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November 8, 2012

What to do when your marathon is canceled

In the aftermath of Hurricane Sandy last week, the New York City Marathon suddenly became a controversial endeavor.

Initially, New York Mayor Michael Bloomberg announced that the marathon would go on despite the struggles of parts of the city to recover from the flooding and power outages caused by the storm. But the onslaught of negative publicity via social media and public pressure caused Bloomberg to reverse that decision and cancel the marathon Friday night, just two days before 40,000 runners were going to make their way through the city’s five boroughs.

Ultimately, it was the right call. Resources were already stretched thin because of the storm, and there were still many city residents without power, food or clean water. Admirably, New York Road Runners turned its attention to the recovery effort, deploying its volunteers (as well as many runners who would have run the marathon) to help out wherever needed. Meanwhile, runners wait to hear whether they’ll be able to run NYC next year.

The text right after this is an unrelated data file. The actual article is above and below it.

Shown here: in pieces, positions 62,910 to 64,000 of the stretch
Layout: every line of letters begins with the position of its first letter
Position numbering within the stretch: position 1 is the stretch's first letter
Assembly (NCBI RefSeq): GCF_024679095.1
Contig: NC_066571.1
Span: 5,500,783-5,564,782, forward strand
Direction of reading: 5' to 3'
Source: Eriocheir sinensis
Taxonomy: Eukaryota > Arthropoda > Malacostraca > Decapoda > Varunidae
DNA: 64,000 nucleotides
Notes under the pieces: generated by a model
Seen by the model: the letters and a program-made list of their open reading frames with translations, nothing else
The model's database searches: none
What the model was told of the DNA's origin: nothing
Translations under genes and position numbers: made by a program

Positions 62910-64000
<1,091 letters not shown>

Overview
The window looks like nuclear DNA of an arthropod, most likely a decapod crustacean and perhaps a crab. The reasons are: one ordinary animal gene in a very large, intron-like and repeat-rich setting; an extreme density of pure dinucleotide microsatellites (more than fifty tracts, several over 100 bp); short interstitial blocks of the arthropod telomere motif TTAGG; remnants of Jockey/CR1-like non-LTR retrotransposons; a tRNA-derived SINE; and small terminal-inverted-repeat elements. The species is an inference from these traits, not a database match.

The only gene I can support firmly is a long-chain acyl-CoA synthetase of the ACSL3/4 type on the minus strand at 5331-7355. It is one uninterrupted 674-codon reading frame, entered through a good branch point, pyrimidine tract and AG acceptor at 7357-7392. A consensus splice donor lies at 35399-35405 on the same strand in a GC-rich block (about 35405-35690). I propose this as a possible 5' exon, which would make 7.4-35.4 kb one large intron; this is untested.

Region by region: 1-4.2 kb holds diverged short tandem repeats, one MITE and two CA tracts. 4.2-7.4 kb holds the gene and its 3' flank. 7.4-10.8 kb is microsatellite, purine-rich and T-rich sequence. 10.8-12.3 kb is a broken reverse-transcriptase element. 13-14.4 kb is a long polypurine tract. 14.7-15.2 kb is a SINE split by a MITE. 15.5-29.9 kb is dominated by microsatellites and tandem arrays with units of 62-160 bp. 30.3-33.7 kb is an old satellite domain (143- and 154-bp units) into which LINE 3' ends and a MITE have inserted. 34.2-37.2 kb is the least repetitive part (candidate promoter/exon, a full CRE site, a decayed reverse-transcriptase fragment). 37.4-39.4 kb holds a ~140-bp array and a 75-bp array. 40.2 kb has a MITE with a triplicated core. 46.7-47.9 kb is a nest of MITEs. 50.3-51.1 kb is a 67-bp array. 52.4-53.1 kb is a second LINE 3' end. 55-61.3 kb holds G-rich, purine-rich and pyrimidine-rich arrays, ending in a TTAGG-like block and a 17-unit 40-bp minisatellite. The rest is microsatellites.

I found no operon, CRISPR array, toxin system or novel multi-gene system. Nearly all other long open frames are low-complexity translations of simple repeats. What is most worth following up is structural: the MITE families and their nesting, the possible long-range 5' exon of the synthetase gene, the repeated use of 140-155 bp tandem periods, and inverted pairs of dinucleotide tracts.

The NYC Marathon is a great race. I’ve done it twice, and it’s a truly glorious experience, starting in Staten Island and making its way through the entire city before finishing in Central Park. It’s a big event, and no doubt the folks who were going to run it last weekend are disappointed. But they don’t have to let all the months of training go to waste.

The sold-out Philadelphia Marathon, which takes place Nov. 18, announced this week that it’s opening up 3,000 lottery spaces for registered NYC Marathon runners. In addition, 350 NYC runners were able to sign up for Philly using charity numbers. Other marathons are taking advantage of the post-NYC influx of runners: The Harrisburg Marathon, Richmond Marathon, Pensacola Marathon and Malibu International Marathon all take place in the next few weeks and offer a potential replacement for NYC. A visit to MarathonGuide.com reveals plenty of other races to choose from, as well.

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